We were asked to present at the 2015 NSW RMS Geotechnical Conference held at the Power house Museum in March. Subject of our talk was on the geotechnical aspects of the recently completed slope works at Clyde Mtn on the Kings Highway.
Abstract is outlined below:
Clyde Mountain, Kings Highway: Slip sliding away…Not
Kings Highway is the main link between Canberra and the NSW coast at Bateman’s Bay. The section of the highway across the top of Clyde Mountain, east of Braidwood follows a route laid out by Sir Thomas Mitchell in the 1850s and cuts through very steep, densely forested terrane. The road in this section has a long history of instability and is affected by landslides from above and embankment failures below.
The main landslides above the road have their origin in construction works in the late 1950s and early 1960s, where widening the road to a modern standard undercut unfavourably inclined meta-sedimentary rock strata. This provided the potential for large scale planar failures on bedding to occur. The first landslide event involved about 30,000m3 and occurred on December 15, 1959 while widening works were in progress. Another landslide of about 5000m3 occurred on October 28, 1993. At this time workers installing concrete drains at below the slope reported the mountain groaning and observed small rock falls. A subsequent engineering inspection found an open tension crack above the slope. The road was closed and the slide occurred an hour or so later. On April 20, 2012 a smaller slide of about 930m3 occurred following heavy rain and damaged rock fall fences. On Tuesday June 25, 2013 a section of the crest of the 1993 failure slipped following a >200mm rainfall event resulting in about 600m3 coming to rest against the existing rock fall fence which burst in a number of sections but prevented most of the landslide debris reaching the road. In addition to these larger failures smaller rock falls and slips are common but generally go unreported. The area has also been affected by embankment failures below the road with repairs undertaken in 1975.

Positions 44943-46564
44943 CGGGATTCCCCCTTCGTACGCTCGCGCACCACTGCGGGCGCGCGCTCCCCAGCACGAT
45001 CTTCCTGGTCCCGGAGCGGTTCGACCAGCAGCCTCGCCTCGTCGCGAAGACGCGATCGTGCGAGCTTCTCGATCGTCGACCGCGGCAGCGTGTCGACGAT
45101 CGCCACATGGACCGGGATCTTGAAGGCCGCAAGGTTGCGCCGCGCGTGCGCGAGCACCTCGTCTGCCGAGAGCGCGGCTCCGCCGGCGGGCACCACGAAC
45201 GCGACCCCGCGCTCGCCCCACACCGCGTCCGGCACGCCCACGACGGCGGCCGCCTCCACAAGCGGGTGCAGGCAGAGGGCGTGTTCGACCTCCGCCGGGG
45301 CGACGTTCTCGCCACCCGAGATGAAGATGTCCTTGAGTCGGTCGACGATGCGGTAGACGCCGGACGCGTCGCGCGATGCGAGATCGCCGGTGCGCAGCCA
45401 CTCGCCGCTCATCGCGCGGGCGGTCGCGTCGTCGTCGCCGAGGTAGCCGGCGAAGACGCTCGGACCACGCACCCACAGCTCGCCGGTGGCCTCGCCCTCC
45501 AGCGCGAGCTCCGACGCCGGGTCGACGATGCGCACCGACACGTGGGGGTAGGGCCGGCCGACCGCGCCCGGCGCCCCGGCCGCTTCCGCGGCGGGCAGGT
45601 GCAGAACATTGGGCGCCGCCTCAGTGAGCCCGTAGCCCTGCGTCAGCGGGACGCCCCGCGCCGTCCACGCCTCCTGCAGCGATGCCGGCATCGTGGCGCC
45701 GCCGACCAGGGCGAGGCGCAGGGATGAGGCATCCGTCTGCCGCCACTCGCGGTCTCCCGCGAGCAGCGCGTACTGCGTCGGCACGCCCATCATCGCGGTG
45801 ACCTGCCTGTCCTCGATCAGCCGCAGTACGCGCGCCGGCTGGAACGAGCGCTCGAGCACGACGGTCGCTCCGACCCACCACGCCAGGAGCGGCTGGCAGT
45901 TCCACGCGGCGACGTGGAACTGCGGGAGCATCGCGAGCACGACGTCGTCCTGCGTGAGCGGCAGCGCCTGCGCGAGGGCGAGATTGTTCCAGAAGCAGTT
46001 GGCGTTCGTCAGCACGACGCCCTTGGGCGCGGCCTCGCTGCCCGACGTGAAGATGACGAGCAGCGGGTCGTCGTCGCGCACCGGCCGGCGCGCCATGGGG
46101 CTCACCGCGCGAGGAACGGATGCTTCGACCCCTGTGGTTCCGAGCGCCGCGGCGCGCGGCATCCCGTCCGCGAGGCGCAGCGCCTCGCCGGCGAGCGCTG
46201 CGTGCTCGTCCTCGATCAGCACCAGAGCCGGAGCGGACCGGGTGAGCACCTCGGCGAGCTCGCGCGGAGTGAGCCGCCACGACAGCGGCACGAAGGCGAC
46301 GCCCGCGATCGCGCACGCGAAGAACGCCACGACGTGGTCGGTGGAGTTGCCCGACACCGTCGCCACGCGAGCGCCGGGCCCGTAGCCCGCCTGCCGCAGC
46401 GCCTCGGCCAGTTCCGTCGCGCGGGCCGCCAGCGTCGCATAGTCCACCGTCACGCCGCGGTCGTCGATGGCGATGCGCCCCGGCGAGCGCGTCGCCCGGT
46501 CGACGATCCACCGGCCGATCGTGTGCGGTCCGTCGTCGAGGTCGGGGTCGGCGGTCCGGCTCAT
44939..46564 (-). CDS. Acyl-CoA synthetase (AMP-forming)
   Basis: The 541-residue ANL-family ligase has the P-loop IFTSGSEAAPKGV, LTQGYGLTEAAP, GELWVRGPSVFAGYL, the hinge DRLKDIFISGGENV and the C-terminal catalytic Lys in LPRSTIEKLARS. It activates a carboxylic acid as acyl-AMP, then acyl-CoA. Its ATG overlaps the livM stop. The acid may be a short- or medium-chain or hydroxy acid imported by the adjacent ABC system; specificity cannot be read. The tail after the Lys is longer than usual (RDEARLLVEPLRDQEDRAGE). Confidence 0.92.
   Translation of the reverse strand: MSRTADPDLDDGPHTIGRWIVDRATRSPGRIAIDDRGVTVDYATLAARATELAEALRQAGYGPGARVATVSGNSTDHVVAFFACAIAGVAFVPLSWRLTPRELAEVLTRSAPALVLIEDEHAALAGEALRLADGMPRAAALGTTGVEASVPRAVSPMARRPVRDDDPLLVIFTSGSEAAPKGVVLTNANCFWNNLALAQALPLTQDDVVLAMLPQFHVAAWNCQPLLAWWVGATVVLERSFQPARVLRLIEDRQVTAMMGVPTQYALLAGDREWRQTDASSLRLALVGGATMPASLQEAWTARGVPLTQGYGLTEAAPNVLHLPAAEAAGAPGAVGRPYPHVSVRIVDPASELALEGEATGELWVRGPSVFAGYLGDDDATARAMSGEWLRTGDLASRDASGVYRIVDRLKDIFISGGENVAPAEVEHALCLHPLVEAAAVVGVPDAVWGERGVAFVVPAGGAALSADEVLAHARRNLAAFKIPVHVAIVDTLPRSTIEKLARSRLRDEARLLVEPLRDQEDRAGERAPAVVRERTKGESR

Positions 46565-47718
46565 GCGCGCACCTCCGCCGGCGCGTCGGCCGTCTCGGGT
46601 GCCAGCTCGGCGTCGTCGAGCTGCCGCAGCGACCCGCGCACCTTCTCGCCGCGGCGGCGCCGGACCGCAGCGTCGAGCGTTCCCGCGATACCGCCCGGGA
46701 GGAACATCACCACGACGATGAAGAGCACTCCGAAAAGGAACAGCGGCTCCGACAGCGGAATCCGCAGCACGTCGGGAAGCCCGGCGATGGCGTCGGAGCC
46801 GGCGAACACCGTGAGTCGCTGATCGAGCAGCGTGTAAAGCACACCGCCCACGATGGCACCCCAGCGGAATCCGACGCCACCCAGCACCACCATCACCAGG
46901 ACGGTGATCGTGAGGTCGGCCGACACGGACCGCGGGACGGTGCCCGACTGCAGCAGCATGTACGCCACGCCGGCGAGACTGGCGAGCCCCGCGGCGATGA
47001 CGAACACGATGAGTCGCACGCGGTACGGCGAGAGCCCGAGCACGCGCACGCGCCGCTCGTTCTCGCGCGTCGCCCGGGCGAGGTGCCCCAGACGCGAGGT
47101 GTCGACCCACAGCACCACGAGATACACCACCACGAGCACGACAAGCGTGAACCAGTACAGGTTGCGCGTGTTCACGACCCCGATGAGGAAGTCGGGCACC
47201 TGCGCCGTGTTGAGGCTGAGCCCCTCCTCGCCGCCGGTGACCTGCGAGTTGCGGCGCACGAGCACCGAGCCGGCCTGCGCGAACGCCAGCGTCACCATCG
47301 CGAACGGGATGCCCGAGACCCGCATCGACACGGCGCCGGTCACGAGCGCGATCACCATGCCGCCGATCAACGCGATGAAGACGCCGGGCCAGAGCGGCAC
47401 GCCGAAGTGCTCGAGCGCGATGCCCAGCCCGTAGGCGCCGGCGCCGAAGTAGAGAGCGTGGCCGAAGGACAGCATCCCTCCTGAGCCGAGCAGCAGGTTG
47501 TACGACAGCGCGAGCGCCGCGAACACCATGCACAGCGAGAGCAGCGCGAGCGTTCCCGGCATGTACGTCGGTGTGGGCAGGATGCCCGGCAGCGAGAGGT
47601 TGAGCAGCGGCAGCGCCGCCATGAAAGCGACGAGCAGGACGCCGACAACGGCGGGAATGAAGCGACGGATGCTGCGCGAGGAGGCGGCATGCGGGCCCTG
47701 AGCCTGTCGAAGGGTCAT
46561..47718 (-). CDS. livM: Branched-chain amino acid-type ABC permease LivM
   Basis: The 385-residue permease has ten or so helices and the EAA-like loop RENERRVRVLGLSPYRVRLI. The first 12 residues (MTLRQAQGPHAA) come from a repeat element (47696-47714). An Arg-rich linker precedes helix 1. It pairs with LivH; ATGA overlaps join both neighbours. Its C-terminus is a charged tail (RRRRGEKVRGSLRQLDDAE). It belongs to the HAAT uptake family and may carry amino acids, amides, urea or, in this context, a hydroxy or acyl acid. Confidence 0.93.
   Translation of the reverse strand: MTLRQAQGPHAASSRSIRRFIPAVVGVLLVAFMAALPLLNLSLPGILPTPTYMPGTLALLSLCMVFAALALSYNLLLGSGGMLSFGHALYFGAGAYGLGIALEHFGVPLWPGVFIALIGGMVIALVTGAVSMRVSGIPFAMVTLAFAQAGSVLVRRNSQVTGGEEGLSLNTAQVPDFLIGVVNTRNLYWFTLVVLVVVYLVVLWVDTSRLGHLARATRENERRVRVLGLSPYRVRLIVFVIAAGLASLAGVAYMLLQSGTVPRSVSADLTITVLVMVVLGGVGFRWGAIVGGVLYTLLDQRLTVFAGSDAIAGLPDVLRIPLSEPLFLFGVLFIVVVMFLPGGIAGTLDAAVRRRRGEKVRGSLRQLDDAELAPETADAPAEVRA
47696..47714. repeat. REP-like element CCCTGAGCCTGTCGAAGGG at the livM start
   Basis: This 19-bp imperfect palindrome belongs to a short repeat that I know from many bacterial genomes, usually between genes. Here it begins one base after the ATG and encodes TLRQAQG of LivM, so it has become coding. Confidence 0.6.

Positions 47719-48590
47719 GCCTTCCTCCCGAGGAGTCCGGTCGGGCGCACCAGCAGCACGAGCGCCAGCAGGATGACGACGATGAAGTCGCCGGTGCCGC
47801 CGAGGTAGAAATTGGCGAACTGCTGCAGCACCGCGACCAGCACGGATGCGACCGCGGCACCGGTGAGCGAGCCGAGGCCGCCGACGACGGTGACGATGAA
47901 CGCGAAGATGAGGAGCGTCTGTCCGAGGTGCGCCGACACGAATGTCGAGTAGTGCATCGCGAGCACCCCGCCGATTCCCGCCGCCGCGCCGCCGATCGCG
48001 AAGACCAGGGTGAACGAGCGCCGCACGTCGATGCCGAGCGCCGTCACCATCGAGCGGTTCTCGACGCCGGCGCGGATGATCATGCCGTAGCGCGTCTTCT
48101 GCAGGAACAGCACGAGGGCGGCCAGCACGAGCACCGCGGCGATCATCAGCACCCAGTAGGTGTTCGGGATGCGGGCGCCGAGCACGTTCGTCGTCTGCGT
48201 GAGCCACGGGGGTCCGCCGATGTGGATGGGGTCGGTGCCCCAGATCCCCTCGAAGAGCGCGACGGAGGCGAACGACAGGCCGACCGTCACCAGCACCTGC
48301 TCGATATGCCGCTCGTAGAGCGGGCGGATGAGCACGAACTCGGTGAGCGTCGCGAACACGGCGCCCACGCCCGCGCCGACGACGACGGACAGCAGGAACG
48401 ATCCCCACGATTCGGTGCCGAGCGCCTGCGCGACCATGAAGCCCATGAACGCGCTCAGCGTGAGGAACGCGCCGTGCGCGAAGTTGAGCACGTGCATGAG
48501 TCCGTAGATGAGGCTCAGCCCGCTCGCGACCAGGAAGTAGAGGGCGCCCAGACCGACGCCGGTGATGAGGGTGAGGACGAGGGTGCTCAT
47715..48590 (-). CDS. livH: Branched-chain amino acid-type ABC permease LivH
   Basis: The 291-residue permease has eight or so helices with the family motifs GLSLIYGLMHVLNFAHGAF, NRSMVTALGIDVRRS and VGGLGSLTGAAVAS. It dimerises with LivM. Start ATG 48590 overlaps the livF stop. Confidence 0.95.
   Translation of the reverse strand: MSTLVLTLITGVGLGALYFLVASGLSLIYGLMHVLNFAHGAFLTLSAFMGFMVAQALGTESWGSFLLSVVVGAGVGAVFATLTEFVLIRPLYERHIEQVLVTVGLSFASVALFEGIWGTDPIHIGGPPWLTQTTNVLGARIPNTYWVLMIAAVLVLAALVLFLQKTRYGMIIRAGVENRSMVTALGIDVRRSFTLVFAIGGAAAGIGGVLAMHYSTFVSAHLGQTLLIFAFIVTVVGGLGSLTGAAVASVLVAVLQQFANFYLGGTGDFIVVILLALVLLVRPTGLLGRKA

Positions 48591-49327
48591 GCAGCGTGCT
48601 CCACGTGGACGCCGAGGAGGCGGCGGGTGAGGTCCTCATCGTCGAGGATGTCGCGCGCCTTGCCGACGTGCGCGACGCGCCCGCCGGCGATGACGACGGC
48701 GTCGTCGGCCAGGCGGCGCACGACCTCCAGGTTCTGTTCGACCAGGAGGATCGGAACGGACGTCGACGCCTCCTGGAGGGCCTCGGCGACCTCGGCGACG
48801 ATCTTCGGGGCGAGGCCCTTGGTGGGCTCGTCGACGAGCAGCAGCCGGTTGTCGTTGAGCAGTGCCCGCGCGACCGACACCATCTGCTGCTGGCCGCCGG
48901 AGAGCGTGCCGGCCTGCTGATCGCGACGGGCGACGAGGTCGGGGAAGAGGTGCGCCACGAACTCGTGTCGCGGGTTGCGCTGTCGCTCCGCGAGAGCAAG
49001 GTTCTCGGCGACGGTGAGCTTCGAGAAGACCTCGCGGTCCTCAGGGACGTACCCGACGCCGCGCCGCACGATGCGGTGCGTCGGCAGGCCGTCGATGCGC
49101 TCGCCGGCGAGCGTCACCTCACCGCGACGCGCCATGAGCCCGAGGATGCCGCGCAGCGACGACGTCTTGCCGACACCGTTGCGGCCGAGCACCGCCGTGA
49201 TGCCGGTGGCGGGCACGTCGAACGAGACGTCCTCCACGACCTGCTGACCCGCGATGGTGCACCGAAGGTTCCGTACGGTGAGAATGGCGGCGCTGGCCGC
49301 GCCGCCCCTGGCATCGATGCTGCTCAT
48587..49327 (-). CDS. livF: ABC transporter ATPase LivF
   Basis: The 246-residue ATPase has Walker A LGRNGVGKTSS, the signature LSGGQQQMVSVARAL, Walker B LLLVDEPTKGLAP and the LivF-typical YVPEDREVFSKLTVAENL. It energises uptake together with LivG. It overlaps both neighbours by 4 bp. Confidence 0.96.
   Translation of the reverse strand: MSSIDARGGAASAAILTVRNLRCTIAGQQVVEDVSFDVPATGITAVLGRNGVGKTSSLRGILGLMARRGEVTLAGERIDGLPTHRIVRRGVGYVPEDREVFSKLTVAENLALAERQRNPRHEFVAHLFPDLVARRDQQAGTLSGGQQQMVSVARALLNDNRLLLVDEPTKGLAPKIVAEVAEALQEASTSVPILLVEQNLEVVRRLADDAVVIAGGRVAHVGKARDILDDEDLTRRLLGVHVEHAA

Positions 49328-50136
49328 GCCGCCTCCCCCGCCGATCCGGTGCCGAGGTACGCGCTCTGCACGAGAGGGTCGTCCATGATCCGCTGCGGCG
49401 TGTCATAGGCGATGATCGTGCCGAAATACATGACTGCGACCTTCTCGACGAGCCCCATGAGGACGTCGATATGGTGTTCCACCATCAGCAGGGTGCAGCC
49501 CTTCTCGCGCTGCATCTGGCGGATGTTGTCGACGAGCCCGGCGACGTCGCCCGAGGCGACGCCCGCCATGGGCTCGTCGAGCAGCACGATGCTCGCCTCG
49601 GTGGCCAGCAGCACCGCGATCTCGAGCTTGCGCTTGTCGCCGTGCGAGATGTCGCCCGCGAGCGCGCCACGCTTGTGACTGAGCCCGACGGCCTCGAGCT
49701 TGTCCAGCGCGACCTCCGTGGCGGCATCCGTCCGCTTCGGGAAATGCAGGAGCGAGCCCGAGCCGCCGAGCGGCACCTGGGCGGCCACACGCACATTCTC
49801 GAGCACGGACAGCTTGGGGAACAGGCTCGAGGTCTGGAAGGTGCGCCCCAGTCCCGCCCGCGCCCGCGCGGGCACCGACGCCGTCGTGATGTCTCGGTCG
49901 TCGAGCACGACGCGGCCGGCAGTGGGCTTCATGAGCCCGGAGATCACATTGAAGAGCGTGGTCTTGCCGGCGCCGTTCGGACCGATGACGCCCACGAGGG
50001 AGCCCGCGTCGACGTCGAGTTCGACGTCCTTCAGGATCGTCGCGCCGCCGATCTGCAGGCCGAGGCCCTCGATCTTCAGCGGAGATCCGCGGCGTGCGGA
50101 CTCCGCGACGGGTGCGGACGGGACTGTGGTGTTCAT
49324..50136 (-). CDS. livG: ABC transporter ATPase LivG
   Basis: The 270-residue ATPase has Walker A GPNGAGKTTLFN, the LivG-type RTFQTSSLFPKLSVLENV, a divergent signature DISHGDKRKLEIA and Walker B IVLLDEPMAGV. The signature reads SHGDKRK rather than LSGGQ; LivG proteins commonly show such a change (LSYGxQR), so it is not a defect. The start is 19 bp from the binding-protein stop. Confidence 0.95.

Prior to the early 2000’s the only preventative measures in place were a series of light weight rock fall fences. These were replaced in the early 2000’s by a series of RMS Type 3 rigid rock fall fences with an estimated capacity of about 350kJ. At the same time a series of draped mesh installations, shotcrete and rock bolts were installed to reduce landslide risk.
Following the 2012 event RMS engaged Marchgeo to undertake an investigation to better understand the geology, history of failures and to develop remedial measures to reduce the likelihood of failures affecting the road over the short to medium term.
The large landslides are planar failures on bedding planes best developed where the road and bedding are parallel. Where there is a slight difference in orientation, potential wedge style failures dominate. Rainfall is a major factor in triggering some of the slide events, but lack of an onsite rain gauge (until recently) has made it difficult to match historical events to precise rainfall figures. The study highlighted the importance of keeping accurate records of past failures, with the dates of previous slides being obtained from third party sources.
Remediation focused on reducing the likelihood of further large slides. This was done in two stages in 2013 and 2014. Initial work involved extensive de-vegetation, hazard mapping, and extensive scaling with blasting, machine and hand tools. The 2013 landslide occurred during this period of works. The second phase involved further development of the scope with the main construction phase of long term measures occurring between April-September, 2014. Works included installation of a series of reinforced shotcrete toe buttresses pinned back into the slope with long rock anchors that cross cut potential failure surfaces, along with additional scaling, spot bolting and shotcrete. Draped mesh (Geobrugg – Deltax) was used to control small rock falls across the slope. In addition to reducing the likelihood of small rock falls reaching the road the mesh is intended to reduce the rock fall risk to workers involved in clearing debris from behind the fences. Prior to the mesh being installed the fences were subject to puncture damage from high velocity impacts from small rock falls that contributed to a loss of capacity over time. The mesh now prevents these high velocity impacts and helps extend the life of the fences that were also extensively repaired.
Repair of a fill embankment downhill from Pooh Bear corner by soil nailing was also undertaken as part of the remedial works.
One of the figures used:
Clyde Mountain: simplified geotechnical model for 2012 failure zone.